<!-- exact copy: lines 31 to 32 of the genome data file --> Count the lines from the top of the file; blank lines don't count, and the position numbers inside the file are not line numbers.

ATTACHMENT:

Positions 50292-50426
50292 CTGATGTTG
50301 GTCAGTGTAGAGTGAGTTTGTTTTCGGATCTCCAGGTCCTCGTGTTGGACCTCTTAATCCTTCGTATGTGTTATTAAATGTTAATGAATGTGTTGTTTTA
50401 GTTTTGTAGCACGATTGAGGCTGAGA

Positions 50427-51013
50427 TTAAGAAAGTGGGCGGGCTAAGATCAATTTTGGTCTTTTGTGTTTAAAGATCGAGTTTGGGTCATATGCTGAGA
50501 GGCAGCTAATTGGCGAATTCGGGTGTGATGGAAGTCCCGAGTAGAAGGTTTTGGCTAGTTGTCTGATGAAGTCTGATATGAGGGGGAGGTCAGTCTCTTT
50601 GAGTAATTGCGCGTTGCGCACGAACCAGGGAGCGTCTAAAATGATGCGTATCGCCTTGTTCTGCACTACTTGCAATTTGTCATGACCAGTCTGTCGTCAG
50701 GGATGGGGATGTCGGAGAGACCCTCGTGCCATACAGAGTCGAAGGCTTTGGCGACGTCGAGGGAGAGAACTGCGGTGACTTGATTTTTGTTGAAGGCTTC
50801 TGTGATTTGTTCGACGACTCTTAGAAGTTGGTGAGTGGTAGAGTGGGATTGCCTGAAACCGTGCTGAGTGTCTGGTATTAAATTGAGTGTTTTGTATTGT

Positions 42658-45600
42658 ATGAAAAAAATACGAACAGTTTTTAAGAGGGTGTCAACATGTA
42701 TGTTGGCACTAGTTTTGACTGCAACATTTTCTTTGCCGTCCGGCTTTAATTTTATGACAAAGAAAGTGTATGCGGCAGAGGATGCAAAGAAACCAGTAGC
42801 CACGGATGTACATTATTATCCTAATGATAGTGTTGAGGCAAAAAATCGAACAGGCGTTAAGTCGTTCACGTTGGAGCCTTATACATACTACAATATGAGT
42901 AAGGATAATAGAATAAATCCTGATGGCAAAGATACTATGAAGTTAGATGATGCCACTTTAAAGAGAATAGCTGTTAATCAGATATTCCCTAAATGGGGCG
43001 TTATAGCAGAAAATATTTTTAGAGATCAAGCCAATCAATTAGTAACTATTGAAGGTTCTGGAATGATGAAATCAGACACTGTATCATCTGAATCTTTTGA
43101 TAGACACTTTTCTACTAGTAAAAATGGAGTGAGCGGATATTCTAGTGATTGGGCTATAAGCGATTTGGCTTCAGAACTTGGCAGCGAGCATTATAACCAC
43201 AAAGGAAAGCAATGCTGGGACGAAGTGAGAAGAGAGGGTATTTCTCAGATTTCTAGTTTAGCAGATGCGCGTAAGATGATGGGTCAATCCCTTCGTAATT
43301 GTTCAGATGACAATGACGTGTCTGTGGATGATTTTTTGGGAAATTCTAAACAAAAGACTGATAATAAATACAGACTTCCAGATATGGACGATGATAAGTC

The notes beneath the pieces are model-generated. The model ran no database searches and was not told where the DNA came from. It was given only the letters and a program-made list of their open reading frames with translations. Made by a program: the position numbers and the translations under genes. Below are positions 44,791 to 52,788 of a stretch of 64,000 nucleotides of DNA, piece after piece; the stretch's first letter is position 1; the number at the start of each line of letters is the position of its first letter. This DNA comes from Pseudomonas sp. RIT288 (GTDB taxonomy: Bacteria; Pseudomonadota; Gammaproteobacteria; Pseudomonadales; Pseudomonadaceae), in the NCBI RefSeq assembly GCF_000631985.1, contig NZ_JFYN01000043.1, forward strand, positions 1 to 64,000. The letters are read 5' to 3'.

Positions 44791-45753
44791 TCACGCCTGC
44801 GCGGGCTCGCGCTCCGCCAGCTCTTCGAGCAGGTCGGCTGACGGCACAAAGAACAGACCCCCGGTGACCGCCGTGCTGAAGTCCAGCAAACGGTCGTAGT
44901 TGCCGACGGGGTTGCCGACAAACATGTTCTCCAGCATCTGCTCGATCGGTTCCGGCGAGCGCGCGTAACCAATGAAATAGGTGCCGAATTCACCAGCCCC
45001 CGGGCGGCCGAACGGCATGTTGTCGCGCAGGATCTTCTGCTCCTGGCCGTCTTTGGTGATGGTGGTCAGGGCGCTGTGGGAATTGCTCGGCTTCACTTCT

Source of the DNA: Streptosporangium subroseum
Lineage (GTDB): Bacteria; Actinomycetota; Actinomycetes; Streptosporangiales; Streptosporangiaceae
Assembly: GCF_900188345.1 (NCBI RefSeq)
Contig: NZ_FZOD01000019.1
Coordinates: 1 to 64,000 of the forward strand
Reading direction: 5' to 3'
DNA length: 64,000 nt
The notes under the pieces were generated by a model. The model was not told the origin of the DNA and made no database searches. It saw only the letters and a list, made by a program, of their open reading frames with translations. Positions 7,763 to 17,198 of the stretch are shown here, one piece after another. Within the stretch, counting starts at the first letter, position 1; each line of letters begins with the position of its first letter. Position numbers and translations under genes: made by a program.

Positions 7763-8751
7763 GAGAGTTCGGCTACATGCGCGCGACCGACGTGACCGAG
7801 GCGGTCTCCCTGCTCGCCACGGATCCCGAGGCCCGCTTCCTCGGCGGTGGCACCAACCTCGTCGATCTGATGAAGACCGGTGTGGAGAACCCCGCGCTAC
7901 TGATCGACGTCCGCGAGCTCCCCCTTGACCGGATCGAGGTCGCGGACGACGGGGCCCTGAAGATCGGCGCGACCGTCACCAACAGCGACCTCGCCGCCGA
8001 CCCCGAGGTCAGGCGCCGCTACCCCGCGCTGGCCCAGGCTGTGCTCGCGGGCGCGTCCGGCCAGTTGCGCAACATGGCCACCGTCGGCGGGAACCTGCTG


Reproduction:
Reading direction: 5' to 3'
DNA length: 64,000 nt